As Facebook employees continue to work from home during the novel coronavirus pandemic, the company will embrace the practice and start recruiting employees without mandating that they can work from any of its offices.
In a weekly town hall meeting that was publicly livestreamed, Facebook CEO Mark Zuckerberg vowed to be the “most forward-leaning company on remote work on our scale.” At least 95% of Facebook employees are currently working remotely and will continue to do so as the pandemic continues.
“It doesn’t make sense to constrain all our hiring to people who live near offices we’re not going to be in anyway,” he said.
Zuckerberg’s announcement comes after Twitter told most employees they could work from home indefinitely and Shopify offered employees a similar option.
The ability to refocus recruiting efforts not necessarily based on geography could open the company to hire more diverse candidates and spread economic opportunities on national and global levels. Facebook will begin by hiring experienced engineers with this new approach.
However, remote hiring will not be extended to new college graduates and less experienced hires, as the company feels that in-person training is critical.
“Most remote-first companies don’t tend to hire a lot of new college grads, but we do,” Zuckerberg said in the town hall.
Despite the more lax approach to remote workforces, Facebook will still take a candidate’s geography into consideration and sort them into three categories: those that live within a four-hour drive of existing offices, those that live near cities where the company wants to establish itself more and those living in rural areas.
“Over time, we expect most of our workforce to be spread across large parts of the U.S. and beyond,” vice president of people Lori Goler said in a Facebook post. “We’ll also begin to open up opportunities for some current employees to work remotely so that we can learn from their experience to help us get this right.”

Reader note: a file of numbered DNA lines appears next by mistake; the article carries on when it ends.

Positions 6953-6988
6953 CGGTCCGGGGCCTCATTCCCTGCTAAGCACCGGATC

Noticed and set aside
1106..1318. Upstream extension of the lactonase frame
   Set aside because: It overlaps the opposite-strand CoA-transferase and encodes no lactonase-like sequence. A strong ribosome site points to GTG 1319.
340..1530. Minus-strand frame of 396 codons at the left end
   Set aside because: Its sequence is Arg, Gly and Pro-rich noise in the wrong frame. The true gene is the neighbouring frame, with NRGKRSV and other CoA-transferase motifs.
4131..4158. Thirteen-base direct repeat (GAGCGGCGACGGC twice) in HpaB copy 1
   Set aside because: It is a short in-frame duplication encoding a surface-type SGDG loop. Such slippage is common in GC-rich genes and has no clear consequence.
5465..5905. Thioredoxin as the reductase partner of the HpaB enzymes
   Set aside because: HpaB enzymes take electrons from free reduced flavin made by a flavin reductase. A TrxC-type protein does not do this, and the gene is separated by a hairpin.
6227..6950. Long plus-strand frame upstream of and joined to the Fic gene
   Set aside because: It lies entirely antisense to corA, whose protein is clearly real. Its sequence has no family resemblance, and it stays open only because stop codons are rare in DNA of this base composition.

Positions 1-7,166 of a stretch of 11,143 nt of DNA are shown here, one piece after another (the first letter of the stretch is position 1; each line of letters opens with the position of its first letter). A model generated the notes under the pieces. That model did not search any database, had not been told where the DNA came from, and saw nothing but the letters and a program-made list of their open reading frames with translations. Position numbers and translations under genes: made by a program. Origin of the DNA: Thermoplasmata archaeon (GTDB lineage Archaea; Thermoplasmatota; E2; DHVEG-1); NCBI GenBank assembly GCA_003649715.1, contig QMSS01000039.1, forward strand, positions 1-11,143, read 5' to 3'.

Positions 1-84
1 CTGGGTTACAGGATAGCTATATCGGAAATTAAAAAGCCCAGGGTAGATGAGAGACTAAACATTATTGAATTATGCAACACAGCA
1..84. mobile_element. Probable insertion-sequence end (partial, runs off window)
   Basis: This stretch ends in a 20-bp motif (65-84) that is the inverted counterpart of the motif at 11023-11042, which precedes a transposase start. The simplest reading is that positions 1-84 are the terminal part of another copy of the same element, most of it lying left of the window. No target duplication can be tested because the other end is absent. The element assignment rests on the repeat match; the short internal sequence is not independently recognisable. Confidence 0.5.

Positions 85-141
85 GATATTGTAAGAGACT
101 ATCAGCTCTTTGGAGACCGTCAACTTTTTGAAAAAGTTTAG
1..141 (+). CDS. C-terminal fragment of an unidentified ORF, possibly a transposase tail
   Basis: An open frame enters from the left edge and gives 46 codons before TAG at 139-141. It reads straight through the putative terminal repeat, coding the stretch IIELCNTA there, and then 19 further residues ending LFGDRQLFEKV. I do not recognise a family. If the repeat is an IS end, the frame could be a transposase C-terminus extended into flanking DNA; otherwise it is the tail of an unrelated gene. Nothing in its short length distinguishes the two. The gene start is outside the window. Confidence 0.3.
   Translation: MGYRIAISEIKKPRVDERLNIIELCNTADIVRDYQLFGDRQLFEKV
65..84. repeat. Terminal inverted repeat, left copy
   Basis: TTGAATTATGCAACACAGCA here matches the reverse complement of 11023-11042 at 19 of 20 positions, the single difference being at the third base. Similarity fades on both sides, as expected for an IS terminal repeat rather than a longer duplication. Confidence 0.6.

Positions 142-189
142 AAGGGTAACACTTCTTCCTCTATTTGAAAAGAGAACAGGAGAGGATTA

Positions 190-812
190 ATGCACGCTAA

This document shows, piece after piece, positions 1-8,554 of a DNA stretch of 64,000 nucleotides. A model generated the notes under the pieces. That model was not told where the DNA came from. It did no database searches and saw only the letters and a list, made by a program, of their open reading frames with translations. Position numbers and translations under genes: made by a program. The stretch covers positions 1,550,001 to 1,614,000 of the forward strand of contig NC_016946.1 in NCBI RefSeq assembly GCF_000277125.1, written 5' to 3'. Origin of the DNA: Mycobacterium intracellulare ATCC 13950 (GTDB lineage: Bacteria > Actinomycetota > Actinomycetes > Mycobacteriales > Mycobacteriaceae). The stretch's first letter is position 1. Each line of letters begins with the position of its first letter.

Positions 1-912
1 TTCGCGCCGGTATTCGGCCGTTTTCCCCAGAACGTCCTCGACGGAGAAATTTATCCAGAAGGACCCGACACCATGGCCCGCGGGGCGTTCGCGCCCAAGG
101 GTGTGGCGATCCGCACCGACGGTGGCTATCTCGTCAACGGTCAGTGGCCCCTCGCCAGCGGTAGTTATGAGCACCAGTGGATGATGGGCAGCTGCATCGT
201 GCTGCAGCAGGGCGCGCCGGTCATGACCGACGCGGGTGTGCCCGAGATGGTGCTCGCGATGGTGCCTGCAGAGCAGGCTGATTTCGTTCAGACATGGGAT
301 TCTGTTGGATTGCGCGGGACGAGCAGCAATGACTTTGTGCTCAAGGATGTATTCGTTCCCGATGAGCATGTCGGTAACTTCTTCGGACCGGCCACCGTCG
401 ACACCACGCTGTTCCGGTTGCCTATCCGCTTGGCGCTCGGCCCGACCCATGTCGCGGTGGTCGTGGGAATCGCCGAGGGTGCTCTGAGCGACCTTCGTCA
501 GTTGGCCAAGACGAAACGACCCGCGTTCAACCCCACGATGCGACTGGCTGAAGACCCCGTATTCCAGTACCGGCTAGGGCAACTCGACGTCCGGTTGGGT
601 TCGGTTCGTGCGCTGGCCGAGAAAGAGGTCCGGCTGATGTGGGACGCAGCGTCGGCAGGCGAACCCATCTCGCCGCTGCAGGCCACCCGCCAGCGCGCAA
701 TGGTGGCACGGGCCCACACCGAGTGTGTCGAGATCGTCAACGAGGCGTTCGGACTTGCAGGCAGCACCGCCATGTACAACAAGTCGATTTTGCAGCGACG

Retaining existing employees is also valuable, Zuckerberg said, noting that he could see about 50% of employees working remotely.
“Culture is built very carefully over time,” he said. “Products can sometimes get built in a matter of months. It is really important to take a long-term approach to how we think about remote work. This is fundamentally about changing our culture.”
Of employees surveyed, 20% of respondents were very interested in remote work after the Covid-19 crisis ends, and another 20% were somewhat interested. A little more than 50% wanted to get back to the office as soon as possible.
Facebook found that more experienced and tenured people wanted to work remotely than junior people, and there was no difference in preference by gender, which Zuckerberg said he had been concerned about due to the possibility of a disproportionate load of domestic responsibilities falling on women. The company also found that 45% of people who want to work remotely were pretty confident that they would relocate, and 30% indicated that they might.
Meanwhile, 30% of managers said they would definitely support fully remote teams, while 30% said they probably would and 10% indicated that they would not be willing to do so.
Zuckerberg outlined the criteria for permanent remote work status, including experience and strong recent performance, belonging to a team that supports remote work and approval from a group leader. Facebook may also reconsider employees’ compensation if they do want to relocate.
“If you live in a location where the cost of living is lower and the cost of labor is lower, salaries tend to be somewhat lower in those places,” Zuckerberg said, adding that employees who do want to relocate must determine their new location by Jan. 1.